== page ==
The Post-Hoc Tests for UVB Absorbance also indicate that there are statistically significant differences between the gold standard VS. Acuvue, gold standard VS. YouVB, and Acuvue VS. YouVB comparisons. Although the t-Test value for the gold standard VS. Acuvue comparison is higher than that of the gold standard VS. YouVB comparison, the gold standard absorbs less UVB light than the YouVB, which means that having a higher t-Test value (and thus a lesser degree of a statistically significant difference) is not as beneficial in terms of absorbing UVB light. Again, the YouVB proves to be superior to its competitors, as its t-Test value calculated in the Acuvue VS. YouVB comparison demonstrates that there indeed is a statistically significant difference between the measurements made by Acuvue and YouVB and thusly that YouVB absorbs UVB light to a statistically-demonstrated, significantly-higher degree than Acuvue does. The YouVB's heightened abilities to absorb UVB light is particularly valuable, as UVB is the more powerful ultraviolet wavelength that is transmitted to the Earth (out of UVA and UVB; UVC is not transmitted to the Earth, as the atmosphere absorbs UVC completely).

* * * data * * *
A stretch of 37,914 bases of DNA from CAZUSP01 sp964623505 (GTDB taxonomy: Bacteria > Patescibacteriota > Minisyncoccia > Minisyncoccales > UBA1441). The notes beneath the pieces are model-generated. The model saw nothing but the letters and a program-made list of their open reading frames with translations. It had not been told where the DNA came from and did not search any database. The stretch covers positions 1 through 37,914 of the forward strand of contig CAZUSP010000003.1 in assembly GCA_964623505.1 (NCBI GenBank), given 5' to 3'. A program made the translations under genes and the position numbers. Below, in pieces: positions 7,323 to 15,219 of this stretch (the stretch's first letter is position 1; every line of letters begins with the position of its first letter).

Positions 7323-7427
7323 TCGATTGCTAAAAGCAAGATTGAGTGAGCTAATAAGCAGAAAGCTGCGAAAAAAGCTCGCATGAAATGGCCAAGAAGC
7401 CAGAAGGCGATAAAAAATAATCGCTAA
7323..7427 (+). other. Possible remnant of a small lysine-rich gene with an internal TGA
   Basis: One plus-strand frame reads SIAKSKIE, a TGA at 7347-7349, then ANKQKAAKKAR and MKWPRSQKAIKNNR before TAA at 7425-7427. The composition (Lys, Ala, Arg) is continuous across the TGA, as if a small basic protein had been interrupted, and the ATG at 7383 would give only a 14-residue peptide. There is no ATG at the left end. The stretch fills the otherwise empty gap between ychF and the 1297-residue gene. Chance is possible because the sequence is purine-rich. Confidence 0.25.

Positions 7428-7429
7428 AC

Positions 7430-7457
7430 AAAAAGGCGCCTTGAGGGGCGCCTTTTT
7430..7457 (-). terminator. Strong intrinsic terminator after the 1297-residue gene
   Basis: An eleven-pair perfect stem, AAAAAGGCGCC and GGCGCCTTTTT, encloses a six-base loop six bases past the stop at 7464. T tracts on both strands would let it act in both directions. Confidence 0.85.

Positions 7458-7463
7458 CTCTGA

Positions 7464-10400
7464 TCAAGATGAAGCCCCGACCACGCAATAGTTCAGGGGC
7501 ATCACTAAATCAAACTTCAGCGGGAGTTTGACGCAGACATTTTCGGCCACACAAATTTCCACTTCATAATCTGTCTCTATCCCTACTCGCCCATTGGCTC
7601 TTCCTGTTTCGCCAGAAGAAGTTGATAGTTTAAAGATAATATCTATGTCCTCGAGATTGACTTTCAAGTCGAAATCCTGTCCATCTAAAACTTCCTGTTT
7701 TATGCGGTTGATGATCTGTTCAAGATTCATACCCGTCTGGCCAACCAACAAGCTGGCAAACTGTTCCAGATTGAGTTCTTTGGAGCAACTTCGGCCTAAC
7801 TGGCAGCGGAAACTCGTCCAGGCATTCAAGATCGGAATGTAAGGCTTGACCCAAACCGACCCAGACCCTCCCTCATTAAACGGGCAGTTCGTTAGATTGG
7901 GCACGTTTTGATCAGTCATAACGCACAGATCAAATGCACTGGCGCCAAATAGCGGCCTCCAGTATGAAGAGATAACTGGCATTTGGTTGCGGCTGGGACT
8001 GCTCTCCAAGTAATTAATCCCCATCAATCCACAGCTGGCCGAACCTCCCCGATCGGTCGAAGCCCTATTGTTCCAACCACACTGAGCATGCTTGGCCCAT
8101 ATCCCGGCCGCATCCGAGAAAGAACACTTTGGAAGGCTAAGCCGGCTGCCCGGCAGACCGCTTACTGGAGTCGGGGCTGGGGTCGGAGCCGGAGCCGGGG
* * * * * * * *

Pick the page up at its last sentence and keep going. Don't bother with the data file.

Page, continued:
## Graphing

• Solid black line with a star above it = Statistically significant difference between sets of data

Dehydrated Osmolality

Hydrated Osmolality

UVA Absorbance

UVB Absorbance